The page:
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There has been a lot written on the subject of hiring for talent/competence vs. hiring for cultural fit.

Image Credit: <blog.smashfly.com

Image Credit: <blog.smashfly.com>

I won’t try to re-invent the wheel here. Instead, I want to talk briefly about what it means to be “talented”. From there the question of when to hire for talent vs. fit (for me, at least) becomes fairly obvious.

So… “talent” in an employment context generally refers to one of two things:

1. Exceptional technical ability

2. High potential to develop exceptional technical ability

What technical ability a given employer may be looking for of course varies depending on the job, but the possession of a relatively scare or rare skill set – or the capacity to develop one – is highly valuable in the market place.

Unfortunately, in the first case many employers often overestimate the transferability of talent (and spend too much time focusing on cultural fit), while in the second case they underestimate how important the right conditions are for talent cultivation (materially undervaluing fit).

Journalist Geoff Colvin touches on the spirit of what I’m talking about here 1. In addition to “Talent is Overrated”, if you’d like to learn more about deliberate practice I recommend the following: K. Anders Ericsson, Ralf Th. Krampe, and Clemens Tesch-Romer. The Role of Deliberate Practice in the Acquisition of Expert Performance. Psychological Review 1993, Vol. 100. No. 3in Talent Is Overrated: What Really Separates World-Class Performers from Everybody Else. 1

In the book, he shows that with the exception of a select few genetic characteristics that contribute to success in certain arenas (like height in basketball) that talent is not innate. Instead, it is the product of something called deliberate practice.

Basically, the theory behind deliberate practice states that people who are very good at a specific thing are good at it because they’ve broken down what it takes to be successful at their craft into component parts – and then focused on developing those skills in chunks on a day to day basis.

Talent doesn't always need to be a cultural fit if it stands out. Image Credit: retailleverage.wordpress.com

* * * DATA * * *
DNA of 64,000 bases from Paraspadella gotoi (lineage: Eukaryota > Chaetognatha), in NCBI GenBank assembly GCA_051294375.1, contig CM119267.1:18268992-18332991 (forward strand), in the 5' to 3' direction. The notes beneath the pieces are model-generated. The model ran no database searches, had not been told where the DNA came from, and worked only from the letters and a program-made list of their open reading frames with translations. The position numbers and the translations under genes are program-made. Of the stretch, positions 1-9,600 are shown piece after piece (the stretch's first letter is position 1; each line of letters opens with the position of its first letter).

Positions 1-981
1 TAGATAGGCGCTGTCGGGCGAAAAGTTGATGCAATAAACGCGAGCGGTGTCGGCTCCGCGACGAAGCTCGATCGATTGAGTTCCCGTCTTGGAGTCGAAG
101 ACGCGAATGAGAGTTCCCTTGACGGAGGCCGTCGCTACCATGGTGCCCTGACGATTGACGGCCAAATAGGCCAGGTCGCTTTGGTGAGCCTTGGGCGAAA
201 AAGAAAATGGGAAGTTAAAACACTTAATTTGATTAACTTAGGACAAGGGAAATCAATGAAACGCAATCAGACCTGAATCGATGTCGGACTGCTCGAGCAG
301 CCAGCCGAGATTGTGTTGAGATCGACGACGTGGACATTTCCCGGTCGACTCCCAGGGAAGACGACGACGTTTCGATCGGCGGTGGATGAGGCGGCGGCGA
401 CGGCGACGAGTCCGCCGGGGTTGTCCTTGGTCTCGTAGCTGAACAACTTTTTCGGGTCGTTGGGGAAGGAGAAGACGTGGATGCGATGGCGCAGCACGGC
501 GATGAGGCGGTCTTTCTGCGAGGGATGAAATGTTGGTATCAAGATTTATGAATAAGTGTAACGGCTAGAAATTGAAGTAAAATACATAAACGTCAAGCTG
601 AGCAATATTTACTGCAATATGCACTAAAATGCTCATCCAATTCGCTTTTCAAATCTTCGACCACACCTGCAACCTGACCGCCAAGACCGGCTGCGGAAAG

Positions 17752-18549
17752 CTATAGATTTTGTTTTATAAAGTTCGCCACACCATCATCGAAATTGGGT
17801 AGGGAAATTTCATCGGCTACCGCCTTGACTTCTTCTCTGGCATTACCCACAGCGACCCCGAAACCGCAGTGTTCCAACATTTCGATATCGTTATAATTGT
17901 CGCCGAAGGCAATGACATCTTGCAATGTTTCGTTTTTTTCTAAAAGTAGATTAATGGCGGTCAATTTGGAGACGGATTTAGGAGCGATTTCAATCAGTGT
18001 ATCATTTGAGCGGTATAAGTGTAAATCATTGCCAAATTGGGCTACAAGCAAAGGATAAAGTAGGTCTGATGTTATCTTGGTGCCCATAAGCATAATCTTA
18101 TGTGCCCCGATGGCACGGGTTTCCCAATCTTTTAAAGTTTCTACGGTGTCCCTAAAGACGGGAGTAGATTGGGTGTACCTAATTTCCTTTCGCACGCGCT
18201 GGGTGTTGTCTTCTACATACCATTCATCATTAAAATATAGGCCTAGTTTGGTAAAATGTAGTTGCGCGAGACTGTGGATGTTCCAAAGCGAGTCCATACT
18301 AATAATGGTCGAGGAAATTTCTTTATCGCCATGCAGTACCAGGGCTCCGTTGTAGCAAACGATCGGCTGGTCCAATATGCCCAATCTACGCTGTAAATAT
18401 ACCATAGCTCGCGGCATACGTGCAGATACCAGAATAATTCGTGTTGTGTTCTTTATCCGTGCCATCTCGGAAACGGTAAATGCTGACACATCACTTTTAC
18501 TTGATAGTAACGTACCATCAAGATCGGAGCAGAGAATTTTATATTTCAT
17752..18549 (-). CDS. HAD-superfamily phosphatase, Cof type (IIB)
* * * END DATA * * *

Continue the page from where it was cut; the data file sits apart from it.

Talent doesn’t always need to be a cultural fit if it stands out. Image Credit: <retailleverage.wordpress.com>

Assuming this principle to be true, if an employer wants to hire a world class actuary/computer programmer/project manager/compensation consultant/financial analyst etc. the employer shouldn’t be looking at “cultural fit” so much as it should be measuring skill transferability. The asset that the employer is paying for in this case – technical ability – is likely to yield the needed value only if the technical ability the talent has is aligned with the needs of the organization. As such, I would argue that an interview (and job posting) process that accurately identifies and tests for the skills needed to be successful in a role are much more important than cultural fit in cases where companies are hiring for a specific skill or experience.

Conversely, if an employer is hiring a candidate for his or her capacity to learn then cultural fit is *much* more important. In this case an employer is hiring a candidate largely because of his/her cultural legacy. A candidate’s background (schooling/life experiences/work ethic etc.) make he or 2. And for the record, more jobs require the second type of candidate than the first. The first group is made up mostly of highly technical jobs (doctors, lawyers, scientist etc.) The majority of roles are learned (primarily) on the job, and require candidates with the right temperaments and behaviors as opposed to specific technical skills. she an attractive training prospect. 2 As such, if a candidate isn’t a good cultural fit then the work environment will likely prove to be sub-optimal for training purposes (leading to unrealized potential and a presumably failed hire).

Closing… If I’m recruiting for a role where the incumbent’s existing abilities will define his or her success in the role (and any training is negligible or non-existent), then I am looking for skills and not fit.

Not all work requires exceptional talent. Often a new incumbent just needs to fit in. Image Credit: http://www.staffmills.com>

Not all work requires exceptional talent. Often a new incumbent just needs to fit in. Image Credit: <www.staffmills.com>

On the other hand, if much of what an incumbent does in his/her new role will be based around learning internal processes then cultural fit matters a lot more in the selection process.

In the case of the former the incumbent defines the role, while in the case of the latter the incumbent is stepping into a pre-defined space where his or her ability to succeed will be determined largely by the ability to fit into what the employer does.

As always, please share your thoughts below.

Best,

Rory

If you have questions about something you’ve read here (or simply want to connect) you can reach me at any of the following addresses: 

SomethingDifferentHR@gmail.com OR rorytrotter86@gmail.com

@RoryCTrotterJr

http://www.linkedin.com/in/roryctrotterjr

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